About four years ago, my life was changed forever when a friend of mine bought me a microplane for my birthday. I had recently been to a friend’s house for dinner, where his mother made us penne alla vodka, one of my absolute favorites. Before I had the chance to slam my face into the bowl and shovel it down my throat, Mrs. Friend came around to each of our plates and freshly grated some parmesan cheese onto the top of thecpasta. I was in awe. To me, parmesan cheese was a pale yellowcpowder that came in a big green can with an easy pour spout at the top, not this magical thing of love that coated my pasta like snow. As soon as dinner was over, I went home to inform my parents that our days of cheese in a can were over—we were a real parm family now. However, it wasn’t until a few years later that my friend’s act of true love made it possible for real parm to be a Plovnick refrigerator staple. This tasting is dedicated to that microplane and all the joy that it brought me, with the hopes that somewhere out there, a little boy will read this and see that he is not “strange” or “odd” or “scaring mommy” for wanting his own set of knives for his Bar Mitzvah; he’s unique. Now that things have gotten sufficiently weird, on to the taste test!
Starting off the taste test was BelGioioso. After coming off of a big win in the mozzarella competition a few weeks back, BelGioioso was definitely the one to beat. The first thing I noticed about this cheese was its size. The people over at BelGioioso sure were generous when they were divvying up the wheel into wedges, because this thing was massive. Luckily for me, the extra amount of cheese didn’t affect the price, as the wedge only cost about 50 cents more than its competitors. Just like with their mozzarella, BelGioioso hit this one out of the park. The parmesan had a beautiful complexity to it, starting off with a sweet caramel undertone and evolving into a beautiful nutty flavor reminiscent of a true Italian Parm. With American parmesan cheeses, I often find that nuttiness is replaced with sharpness, which sometimes results in the cheese tasting too much like a sharp cheddar. This parmesan avoided that potential pitfall with grace and elegance. Bravo BelGioioso, bravo!
If you’ve ever read our magazine or been to our website before, you know that we love us some Sartori cheese. Known for their more daring flavors, such as their Chai or Raspberry BellaVitano, Sartori has been making delicious cheeses since 1939. While I was tempted to try a more creative flavor, I opted for their SarVecchio Parmesan to make it a fair fight. The cheese started off with a nice blare of salt on the palate, which was then nudged out of the way by umami notes of soy and honey. However, as the cheese sat longer on my tongue, what started out as a really nice flavor was completely massacred by the taste of cheese gone awry. Having tasted Sartori a few times before, I knew this was an uncharacteristic flavor and was probably the result of having sat in the specialty cheese section of Stop and Shop for far too long. Unfortunately for Sartori, I had vowed at the beginning of this series to judge cheeses solely on what they tasted like that day, rather than on previous experiences I’ve had with them. This, along with the fact that Sartori gave me the least amount of cheese for the largest amount of money, left me with no choice but to knock points off of its score.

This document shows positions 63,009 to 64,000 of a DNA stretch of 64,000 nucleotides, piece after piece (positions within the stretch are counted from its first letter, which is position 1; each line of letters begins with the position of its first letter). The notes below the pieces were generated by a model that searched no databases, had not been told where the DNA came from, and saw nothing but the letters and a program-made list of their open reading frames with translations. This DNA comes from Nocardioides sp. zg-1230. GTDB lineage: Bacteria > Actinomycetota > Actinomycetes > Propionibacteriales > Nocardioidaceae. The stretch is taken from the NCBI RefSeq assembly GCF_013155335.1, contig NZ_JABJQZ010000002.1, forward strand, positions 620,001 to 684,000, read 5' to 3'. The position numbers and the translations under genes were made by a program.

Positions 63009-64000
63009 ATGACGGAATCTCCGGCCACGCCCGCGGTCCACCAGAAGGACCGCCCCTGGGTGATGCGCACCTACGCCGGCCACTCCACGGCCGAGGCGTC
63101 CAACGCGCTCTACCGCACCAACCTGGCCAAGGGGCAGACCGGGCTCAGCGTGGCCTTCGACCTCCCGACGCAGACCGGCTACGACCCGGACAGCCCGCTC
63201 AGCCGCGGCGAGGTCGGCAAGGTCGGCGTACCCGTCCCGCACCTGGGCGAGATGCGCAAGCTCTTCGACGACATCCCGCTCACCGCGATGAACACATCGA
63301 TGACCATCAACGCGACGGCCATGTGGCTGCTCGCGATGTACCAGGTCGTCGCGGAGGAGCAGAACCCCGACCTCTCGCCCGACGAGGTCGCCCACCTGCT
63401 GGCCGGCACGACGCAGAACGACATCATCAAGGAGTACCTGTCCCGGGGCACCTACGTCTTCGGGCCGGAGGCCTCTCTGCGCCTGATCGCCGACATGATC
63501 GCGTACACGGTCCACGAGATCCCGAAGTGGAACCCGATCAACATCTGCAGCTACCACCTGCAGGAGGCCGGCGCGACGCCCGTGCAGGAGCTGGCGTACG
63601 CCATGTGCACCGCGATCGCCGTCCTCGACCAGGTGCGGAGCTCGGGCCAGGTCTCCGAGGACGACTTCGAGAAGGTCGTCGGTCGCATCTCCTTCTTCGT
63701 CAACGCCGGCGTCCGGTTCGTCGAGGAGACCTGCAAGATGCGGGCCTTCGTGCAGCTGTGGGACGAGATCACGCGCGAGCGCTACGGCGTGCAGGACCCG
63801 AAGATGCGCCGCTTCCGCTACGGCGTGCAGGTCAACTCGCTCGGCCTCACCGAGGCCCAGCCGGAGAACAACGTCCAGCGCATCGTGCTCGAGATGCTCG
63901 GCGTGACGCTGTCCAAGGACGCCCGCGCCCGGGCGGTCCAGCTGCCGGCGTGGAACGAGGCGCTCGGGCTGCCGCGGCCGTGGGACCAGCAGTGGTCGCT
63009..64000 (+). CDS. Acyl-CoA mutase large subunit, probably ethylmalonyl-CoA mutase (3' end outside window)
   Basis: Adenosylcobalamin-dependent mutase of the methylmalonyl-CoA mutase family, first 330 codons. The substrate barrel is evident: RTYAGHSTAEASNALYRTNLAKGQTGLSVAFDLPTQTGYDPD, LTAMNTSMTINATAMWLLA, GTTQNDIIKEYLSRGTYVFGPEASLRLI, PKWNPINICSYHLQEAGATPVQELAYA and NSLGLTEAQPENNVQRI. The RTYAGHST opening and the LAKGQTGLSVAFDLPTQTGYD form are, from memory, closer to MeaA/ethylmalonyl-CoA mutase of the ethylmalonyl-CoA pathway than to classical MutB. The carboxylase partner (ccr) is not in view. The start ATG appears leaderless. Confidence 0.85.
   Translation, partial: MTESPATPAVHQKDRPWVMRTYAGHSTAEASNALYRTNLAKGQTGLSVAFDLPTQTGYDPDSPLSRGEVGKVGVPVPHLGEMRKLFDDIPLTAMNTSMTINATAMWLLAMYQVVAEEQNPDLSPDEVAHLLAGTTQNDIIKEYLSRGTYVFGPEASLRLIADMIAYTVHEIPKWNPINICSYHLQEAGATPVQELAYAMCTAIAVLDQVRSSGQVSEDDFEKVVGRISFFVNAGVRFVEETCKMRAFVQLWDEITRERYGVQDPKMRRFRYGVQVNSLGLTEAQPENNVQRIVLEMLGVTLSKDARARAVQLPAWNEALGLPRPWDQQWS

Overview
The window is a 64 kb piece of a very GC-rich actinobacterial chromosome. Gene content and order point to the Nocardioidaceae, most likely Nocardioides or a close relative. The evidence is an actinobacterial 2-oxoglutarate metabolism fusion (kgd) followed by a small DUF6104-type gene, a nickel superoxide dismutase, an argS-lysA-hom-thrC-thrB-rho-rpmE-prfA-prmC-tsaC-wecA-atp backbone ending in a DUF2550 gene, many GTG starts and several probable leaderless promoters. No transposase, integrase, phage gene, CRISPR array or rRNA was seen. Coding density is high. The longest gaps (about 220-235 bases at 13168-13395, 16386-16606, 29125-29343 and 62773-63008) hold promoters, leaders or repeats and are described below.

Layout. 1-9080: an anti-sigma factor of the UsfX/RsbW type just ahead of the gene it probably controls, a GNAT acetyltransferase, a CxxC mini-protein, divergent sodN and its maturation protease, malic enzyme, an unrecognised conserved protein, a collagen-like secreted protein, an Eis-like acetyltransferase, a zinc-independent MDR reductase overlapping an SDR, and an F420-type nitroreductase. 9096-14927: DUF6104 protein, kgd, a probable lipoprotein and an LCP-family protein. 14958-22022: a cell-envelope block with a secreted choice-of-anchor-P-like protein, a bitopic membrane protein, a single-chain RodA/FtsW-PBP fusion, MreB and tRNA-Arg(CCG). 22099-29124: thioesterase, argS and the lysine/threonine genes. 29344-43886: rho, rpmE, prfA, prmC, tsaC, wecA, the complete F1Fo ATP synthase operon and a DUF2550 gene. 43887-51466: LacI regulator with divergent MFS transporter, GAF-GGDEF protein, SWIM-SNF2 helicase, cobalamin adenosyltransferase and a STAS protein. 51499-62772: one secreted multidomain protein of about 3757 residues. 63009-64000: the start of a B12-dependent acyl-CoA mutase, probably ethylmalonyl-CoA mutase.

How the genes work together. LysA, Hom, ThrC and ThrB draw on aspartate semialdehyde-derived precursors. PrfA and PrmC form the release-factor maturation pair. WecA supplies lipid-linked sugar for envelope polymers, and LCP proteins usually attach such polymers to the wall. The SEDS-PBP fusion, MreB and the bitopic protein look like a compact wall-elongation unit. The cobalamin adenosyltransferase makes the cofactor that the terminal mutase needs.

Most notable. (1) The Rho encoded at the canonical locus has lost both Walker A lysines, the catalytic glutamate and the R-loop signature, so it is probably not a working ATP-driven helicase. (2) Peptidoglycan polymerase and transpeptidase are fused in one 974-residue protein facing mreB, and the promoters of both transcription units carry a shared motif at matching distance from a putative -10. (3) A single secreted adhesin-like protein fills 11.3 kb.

Stop & Shop
Next up in the tasting was the Stop & Shop brand cheese. Now, before I begin my inevitable obliteration of the Stop & Shop brand’s version of parmesan, I want to say one thing. While the past few blog posts might seem to say differently, I love Stop & Shop. I do. Stop & Shop brings back memories of going camping with my family, where my parents would let my brother and me pick out any sugary cereal we wanted from the never-ending aisle of multicolored boxes. Also, my father swears by his opinion that Stop & Shop has the best rotisserie chicken of any supermarket around (which, to be honest, I kind of agree with). So, while I could theoretically destroy the Stop and Shop parmesan until it was only a memory, I love S&S too much to do that. So I’ll make this short. It looked like a rotten canine tooth, it smelled like a candied diaper, and it tasted like Ursula the Sea Witch.
Bringing up the rear of the tasting was Stella, a newcomer to Supermarket Showdown. Founded in 1923, Stella specializes in “authentic, old world cheese recipes” ranging from ricotta to pecorino romano. Whereas all the other cheeses had definite good qualities and definite bad qualities, Stella sort of fell in the middle. While the flavor was nice and buttery with a sharp but tame nuttiness, everything about Stella’s cheese was “almost there.” The texture could have been a bit firmer, the taste could have been a bit more complex, and the price could have been a bit lower. All in all, this cheese was yet another good-not-great competitor. Although due to the unforeseen performance of Sartori, Stella found a way to clinch the number two spot.